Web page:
"I didn't kill. I didn't rape. I didn't rob. I didn't plot. I didn't instigate. I didn't kill Meredith," Knox wrote. Presiding Judge Alessandro Nencini read the five-page email written in Italian into the court record. He noted that the email, presented by Knox's lawyers before their closing arguments, was not a normal procedure in Italy. He said it highlighted Knox's absence and indicated it did not have the same legal standing as a declaration made in person. "Who wants to speak at a trial, comes to the trial," Nencini said, adding that he had to take the word of her lawyers that the email originated with Knox. "I never saw her, I don't know her."
Carlo Dalla Vedova, lawyer of Amanda Knox, third from left, talks to journalists as he leaves Italy's Court of Cassation, in Rome on, March 26. Italy's highest criminal court has overturned the acquittal of Amanda Knox in the slaying of her British roommate and ordered a new trial.
Knox, in the email, said she falsely accused bar owner Patrick Lumumba under pressure from the Italian police, who made her sign a false confession "that made no sense and should not have been considered legitimate evidence." She said she was denied a lawyer during 50 hours of interrogation over four days in Italian, a language she said she barely knew at the time. "They lied to me, yelled at me, threatened me, and gave me two slaps on the head," she wrote.
Amanda Knox has joined Twitter and says she’s accepted Meredith Kercher's family thinks she's guilty as the end of her murder retrial approaches.
Moving on: Knox, 26, said that 'common sense' told her not to return to Italy for her trial in the murder of British student Meredith Kercher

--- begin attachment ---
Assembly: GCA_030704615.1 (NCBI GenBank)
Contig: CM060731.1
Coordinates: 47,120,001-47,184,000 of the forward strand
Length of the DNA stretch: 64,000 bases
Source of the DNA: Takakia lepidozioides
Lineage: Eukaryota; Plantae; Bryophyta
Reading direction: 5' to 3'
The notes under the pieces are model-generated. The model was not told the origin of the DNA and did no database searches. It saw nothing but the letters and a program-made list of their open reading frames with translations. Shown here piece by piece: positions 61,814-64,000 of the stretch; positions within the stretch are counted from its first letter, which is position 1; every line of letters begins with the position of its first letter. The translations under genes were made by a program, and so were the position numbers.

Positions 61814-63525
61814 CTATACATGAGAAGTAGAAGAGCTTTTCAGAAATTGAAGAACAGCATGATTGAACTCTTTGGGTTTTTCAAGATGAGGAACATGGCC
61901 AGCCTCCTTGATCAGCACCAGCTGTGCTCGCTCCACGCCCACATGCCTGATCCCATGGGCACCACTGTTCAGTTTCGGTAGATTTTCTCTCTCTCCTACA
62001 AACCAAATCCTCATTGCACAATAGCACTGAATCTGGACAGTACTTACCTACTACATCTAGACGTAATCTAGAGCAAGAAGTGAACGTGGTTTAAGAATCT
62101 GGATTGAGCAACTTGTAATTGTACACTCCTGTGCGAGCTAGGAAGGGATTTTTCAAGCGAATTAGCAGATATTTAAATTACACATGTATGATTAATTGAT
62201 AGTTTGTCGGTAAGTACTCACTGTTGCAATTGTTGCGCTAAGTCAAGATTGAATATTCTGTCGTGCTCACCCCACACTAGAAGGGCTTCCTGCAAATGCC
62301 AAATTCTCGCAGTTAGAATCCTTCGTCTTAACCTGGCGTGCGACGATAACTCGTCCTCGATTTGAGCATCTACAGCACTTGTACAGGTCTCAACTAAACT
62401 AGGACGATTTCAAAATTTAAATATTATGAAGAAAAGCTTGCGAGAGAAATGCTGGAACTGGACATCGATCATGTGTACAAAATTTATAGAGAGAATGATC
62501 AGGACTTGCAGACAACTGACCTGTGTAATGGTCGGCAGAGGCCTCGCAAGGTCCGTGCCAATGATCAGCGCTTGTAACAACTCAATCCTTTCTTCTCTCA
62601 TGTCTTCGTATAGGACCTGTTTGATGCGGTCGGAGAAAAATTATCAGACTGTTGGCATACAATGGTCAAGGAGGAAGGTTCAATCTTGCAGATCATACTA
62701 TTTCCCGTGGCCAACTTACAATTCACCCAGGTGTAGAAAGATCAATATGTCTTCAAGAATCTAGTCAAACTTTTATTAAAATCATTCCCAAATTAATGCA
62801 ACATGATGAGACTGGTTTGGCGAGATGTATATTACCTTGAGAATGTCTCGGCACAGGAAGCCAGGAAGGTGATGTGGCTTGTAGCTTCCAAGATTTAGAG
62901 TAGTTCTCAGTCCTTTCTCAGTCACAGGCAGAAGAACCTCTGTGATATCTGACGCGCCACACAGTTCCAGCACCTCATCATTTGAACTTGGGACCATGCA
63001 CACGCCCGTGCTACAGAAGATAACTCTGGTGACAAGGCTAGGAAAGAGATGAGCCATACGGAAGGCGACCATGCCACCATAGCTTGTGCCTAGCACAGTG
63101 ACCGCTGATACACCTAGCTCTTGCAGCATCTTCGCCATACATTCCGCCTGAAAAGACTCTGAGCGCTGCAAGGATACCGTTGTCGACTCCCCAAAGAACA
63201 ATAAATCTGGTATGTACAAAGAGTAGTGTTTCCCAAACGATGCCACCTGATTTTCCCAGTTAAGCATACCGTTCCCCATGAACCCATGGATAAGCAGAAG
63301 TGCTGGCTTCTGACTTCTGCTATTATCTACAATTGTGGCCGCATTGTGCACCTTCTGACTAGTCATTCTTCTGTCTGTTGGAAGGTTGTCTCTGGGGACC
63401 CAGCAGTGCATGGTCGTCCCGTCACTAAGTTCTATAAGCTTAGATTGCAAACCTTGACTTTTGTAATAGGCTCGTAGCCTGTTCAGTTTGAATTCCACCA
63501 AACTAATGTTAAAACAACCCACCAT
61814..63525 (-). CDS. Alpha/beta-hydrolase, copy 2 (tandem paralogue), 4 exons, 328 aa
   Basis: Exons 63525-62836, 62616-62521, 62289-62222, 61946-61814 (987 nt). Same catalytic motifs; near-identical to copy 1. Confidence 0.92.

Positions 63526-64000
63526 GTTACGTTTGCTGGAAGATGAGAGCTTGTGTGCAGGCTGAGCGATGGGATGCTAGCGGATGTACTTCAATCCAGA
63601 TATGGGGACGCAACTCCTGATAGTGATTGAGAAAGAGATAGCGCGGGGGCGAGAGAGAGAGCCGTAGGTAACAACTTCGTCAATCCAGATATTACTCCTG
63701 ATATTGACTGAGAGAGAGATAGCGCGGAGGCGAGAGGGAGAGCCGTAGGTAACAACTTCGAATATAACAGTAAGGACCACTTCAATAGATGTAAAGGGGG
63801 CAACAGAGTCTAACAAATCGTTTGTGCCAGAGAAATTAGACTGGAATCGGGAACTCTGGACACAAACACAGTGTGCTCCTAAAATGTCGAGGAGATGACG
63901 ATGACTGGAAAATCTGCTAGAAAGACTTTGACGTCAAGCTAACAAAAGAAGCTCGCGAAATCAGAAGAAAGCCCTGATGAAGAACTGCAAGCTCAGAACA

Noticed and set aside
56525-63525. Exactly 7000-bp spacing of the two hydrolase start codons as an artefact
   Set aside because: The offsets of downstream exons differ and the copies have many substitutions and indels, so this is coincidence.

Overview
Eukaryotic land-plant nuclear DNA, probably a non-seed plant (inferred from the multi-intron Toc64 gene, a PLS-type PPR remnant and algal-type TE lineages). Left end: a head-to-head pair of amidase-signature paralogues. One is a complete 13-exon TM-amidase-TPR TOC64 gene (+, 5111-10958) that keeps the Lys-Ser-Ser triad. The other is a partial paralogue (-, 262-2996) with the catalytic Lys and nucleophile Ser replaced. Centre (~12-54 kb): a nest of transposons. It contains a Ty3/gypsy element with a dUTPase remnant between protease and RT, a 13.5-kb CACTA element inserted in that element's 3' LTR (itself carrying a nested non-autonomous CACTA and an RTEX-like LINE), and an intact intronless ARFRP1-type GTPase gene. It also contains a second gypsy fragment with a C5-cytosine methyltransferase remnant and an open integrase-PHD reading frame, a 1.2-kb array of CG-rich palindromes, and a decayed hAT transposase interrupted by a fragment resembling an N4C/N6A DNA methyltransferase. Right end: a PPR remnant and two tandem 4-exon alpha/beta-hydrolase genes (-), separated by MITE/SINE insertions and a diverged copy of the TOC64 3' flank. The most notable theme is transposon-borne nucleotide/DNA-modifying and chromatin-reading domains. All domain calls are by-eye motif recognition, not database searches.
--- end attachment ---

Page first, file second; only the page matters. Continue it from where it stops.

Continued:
Knox tweeted a link to her blog: ‘With Respect to the Kercher Family’ on December 18, in which she writes: 'I hope that everyone can understand that this is an issue of perspective, and from mine and those who know my innocence, it’s clear that my actions are an attempt to show compassion and solidarity. 'I have to accept that the Kerchers believe I’m guilty and my attempts to honor her memory can cause them pain. I do not wish to antagonize their grief, even with my best intentions.'
In the midst of her retrial in Italy, Amanda Knox has launched a Twitter page
Knox has only tweeted 14 times and at the time of writing had just 97 followers – one of which is her co-accused Raffaele Sollecito who has been on Twitter for since November 2011. On her Twitter page she also has the Latin quote: 'Aequam memento rebus in arduis servare mentem,' a quote from ancient Roman poet Virgil meaning: 'Remember to maintain a calm mind while doing difficult tasks.'
@amamaknox 24 Dec Happy Holidays and much love. pic.twitter.com/cSLG4OPVxV
The house in Perugia, Italy, where the British and American were roomies — and in which Kercher had her throat slit — is on the market for over $500,000. Will be ‘some difficulty’ in selling, suggests Italian realtor.
Police officers inspect the house in 2007, which is now for sale.
The infamous property, in Perugia, is on sale for over $500,000 went on sale just before Christmas, reports The Telegraph newspaper. Realtor Vincenzo Russo admitted there may be "some difficulty" in selling the 10-room property and hoped no "macabre curiosity seekers" would be attracted by the sale.
"We have received requests for information, and many, who are probably busybodies, have already visited our web page," he said. "I hope to exclude macabre curiosity seekers because the property has a certain value." U.S. sellers require to disclose if a murder has taken place in a house, but in Italy rules are not the same.
Amanda Knox, center, arrives at the Perugia court, Italy, Tuesday, Sept. 27, 2011.